PASADENA (CNS) - Technicians at Jet Propulsion Laboratory today were beginning final assembly and testing work on a spacecraft designed to explore a largely metallic asteroid in hopes of gaining insight on the formation of planets.
The van-sized chassis of the Psyche spacecraft arrived at JPL in Pasadena over the weekend from Maxar Technologies in Palo Alto. Over the next year, JPL technicians will do the final assembly work on the craft and then conduct extensive testing leading up to a planned August 2022 launch from Cape Canaveral in Florida.
“Seeing this big spacecraft chassis arrive at JPL from Maxar is among the most thrilling of the milestones we've experienced on what has already been a 10-year journey,'' said the mission's lead investigator, Lindy Elkins- Tanton of Arizona State University. “Building this complex, precision piece of engineering during the year of COVID is absolutely a triumph of human determination and excellence.''
The Psyche spacecraft is expected to spend 21 months orbiting an asteroid of the same name that was discovered in 1852. Researchers believe the asteroid consists primarily of metal from the core of an early planet, meaning it could shed light on the formation of Earth and other planets. It's billed as the first mission targeting a largely metal object, rather than one of rock and ice.
But despite the excitement that comes with the start of the final assembly and testing phase, that process will take about a year under a tight schedule. Psyche resides in an asteroid belt between Mars and Jupiter.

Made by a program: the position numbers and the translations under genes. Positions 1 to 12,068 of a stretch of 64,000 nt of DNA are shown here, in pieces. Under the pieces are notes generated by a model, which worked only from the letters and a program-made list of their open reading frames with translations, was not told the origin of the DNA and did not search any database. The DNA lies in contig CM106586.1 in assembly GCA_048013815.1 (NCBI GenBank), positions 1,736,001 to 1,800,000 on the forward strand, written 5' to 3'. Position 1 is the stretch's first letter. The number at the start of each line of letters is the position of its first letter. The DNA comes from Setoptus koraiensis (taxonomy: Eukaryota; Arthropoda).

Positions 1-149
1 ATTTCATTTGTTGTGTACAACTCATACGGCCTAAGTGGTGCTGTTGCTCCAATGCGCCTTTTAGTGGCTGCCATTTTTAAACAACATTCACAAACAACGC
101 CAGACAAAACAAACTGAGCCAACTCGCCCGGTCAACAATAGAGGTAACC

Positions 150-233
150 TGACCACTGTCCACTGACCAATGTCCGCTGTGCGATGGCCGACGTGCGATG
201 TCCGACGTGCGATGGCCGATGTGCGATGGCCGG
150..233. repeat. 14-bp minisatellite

“It's exciting watching it all come together, and it's the part of the project life cycle that I love the most,'' said JPL's Henry Stone, Psyche project manager. “But it's a really intense phase as well. It's intricate choreography, and if one activity runs into a problem, it can impact the whole process. Staying on schedule at this phase of the mission is absolutely critical.''
While the craft's chassis is now at JPL, its three main science instruments will be arriving in the coming months -- a magnometer to measure the asteroid's magnetic field; a multispectral imager to take photos of the surface; and a spectrometer to analyze neutrons and gamma rays emitted from the asteroid's surface.
Once the spacecraft is fully assembled, it will be moved into JPL's vacuum chamber where it will undergo extensive testing to ensure it can operate in deep space.
If all goes according to plan, the spacecraft will be shipped to Florida next spring. If launched on schedule in August 2022, it will pass by Mars in May 2023 and arrive at the Psyche asteroid in January 2026, beginning its 21-month mission.
Copyright 2021, City News Service, Inc.